Cornering the Market: Shopping in bodegas is bad for your health.
Bloggers Dallas Penn and Rafi Kam are hungry. They also happen to be broke. Lucky for them the two live in the Bronx, the poorest urban county in the country, and have ample access to the wonderful bundle of awesome known as the bodega--a tiny shop filled to the gills with an assortment of processed crap no human should eat on a regular basis.
In a YouTube video, the pair roll through the bodega, racking up a cart full of what they dub the "bodega food groups"--tasty, salty, sugary cheap treats that will put you on the fast track for diabetes and obesity should you eat enough of them. (You'll notice that both Penn and Kam are quite hefty.)
"When you walk into a bodega, the first section you have to start with are snack cakes," says a deadpan Penn. "They're the most nutritious food group within the bodega. You've got your iced honey bun food group. And they're two for a dollar."
This pattern continues throughout the vid--crunchy mini donuts, two cream-filled chocolate chip cookies for 25 cents, pork rinds, ice cream sandwiches, "quarter water" (water, food dye and high fructose corn syrup sold in bottles for 25 cents) and the "yellow food group" (yellow chips, yellow soda and a yellow pie)--are all picked up for startlingly low prices. "You can eat like a king for around a dollar," says Penn proudly.
The video is both humorous and sobering, a searing commentary about the choices confronting people who live in economically depressed areas. Those choices, according to researchers at Yale University, are much as you'd expect: not great.
The study by scientists at the Rudd Center for Food Policy & Obesity has relevance in Philadelphia, where cheap eats are in ample supply in neighborhoods where you're more likely to spot a unicorn than organic fruit and vegetables.
The study found that healthy foods are significantly harder to find and that produce tends to be of poorer quality in low-income areas. Using a standardized rating system, the researchers evaluated supermarkets, convenience stores, drug stores, food marts and grocery stores to get a better understanding of the challenges facing food shoppers. They found that many of these stores in low-income areas are missing things some people take for granted--low-fat or skim milk, whole wheat bread, fresh fruits and vegetables.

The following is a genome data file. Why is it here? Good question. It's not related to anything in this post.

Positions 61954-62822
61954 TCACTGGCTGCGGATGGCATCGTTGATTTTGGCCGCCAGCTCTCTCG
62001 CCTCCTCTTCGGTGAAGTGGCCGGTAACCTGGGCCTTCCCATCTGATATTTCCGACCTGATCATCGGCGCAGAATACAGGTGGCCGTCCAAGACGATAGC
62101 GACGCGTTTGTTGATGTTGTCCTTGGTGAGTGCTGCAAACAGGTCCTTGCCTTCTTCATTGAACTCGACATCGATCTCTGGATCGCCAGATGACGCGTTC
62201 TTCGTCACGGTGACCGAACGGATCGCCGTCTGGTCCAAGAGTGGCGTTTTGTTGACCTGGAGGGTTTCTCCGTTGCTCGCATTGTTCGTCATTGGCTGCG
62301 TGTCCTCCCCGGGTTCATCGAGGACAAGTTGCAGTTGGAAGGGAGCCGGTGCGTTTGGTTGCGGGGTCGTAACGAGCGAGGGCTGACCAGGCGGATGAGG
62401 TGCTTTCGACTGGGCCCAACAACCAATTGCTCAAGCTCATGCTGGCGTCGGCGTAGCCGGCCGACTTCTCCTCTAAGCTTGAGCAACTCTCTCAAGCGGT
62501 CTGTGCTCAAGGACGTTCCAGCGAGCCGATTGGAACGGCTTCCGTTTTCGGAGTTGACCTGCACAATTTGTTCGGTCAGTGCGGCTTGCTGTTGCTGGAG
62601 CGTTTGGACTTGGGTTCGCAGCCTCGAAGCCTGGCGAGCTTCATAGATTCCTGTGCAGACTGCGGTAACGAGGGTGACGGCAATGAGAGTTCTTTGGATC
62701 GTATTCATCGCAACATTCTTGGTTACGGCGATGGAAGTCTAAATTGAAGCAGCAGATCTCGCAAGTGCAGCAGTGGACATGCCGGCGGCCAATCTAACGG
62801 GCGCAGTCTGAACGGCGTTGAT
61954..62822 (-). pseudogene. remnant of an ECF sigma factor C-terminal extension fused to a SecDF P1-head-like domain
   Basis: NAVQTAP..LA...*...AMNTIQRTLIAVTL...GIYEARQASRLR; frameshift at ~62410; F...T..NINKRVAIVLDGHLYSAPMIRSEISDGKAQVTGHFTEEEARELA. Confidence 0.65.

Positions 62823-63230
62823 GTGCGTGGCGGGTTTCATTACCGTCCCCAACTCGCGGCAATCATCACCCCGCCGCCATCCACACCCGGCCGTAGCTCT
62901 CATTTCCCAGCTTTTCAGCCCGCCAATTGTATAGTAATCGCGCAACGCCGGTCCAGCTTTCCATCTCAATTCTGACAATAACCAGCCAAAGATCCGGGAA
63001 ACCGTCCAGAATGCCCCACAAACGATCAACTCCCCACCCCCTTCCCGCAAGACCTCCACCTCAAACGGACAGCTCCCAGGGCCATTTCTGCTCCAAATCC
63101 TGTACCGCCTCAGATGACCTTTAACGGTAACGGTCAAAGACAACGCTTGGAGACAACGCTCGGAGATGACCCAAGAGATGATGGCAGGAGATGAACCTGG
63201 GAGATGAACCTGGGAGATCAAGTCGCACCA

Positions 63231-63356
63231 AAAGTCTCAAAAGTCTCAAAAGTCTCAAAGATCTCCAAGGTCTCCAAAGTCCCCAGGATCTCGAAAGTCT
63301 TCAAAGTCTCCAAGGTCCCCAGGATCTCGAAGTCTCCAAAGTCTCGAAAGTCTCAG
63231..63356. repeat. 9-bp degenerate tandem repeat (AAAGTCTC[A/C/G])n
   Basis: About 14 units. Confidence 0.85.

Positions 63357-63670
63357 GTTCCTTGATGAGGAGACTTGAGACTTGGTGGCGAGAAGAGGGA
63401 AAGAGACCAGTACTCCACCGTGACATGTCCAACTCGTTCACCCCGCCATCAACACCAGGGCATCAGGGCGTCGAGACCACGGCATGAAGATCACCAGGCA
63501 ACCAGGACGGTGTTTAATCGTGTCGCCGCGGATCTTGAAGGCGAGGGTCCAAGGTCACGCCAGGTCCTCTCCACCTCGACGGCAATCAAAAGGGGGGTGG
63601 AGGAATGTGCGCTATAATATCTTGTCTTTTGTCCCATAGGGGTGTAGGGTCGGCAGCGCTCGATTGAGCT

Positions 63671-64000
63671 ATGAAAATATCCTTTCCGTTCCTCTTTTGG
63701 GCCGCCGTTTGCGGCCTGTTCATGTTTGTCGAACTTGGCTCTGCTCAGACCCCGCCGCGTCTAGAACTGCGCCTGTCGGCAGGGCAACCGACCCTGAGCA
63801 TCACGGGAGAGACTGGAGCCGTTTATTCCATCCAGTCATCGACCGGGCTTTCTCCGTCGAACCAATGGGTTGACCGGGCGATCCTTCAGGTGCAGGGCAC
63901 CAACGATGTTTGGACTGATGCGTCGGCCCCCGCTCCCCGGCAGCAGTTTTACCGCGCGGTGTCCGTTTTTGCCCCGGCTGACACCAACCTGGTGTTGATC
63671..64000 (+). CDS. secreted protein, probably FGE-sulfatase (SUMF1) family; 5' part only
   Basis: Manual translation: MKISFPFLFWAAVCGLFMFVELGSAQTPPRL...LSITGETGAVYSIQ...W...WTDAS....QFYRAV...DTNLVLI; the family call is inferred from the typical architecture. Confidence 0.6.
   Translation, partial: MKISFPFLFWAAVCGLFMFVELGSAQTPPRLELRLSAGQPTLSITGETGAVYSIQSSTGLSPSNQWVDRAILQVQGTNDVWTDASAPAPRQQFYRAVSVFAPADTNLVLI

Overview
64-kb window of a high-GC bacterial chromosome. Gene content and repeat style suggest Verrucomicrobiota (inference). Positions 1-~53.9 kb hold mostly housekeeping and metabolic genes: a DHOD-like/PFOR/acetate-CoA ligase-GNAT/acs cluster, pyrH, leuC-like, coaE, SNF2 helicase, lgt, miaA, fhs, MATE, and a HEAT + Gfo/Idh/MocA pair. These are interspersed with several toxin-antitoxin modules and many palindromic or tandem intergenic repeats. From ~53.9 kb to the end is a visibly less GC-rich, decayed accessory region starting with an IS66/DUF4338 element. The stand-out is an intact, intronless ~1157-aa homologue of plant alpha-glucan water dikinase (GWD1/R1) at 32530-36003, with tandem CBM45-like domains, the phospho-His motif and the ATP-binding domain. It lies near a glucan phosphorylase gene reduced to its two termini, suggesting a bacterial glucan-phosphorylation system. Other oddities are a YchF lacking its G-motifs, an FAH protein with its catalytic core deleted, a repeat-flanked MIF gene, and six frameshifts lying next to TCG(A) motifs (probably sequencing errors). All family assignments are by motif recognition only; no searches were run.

The findings in the Yale study are significant, and could, perhaps, be used to explain another study done in 2007 by Stanford researchers, who found that living in poor neighborhoods raises the risk of heart disease and stroke.
In addition to physical inactivity and smoking, poor nutrition is one of the reasons cited for the higher occurrences of those particular health risks.
"This has implications for how we use our healthcare dollars," said Felicia LeClere, a Ph.D. researcher with the Population Studies Center, to Medical News Today shortly after the study was published.
Chances are she'd be a fan of Penn and Kam's work.
LeClere said, "We need to rethink health problems to include factors in neighborhoods, such as building neighborhood parks and providing accessible grocery stores with quality, affordable produce. Everybody deserves to live in a healthy neighborhood."
Healthier neighborhoods mean wealthier neighborhoods--with no access to the yellow food group.
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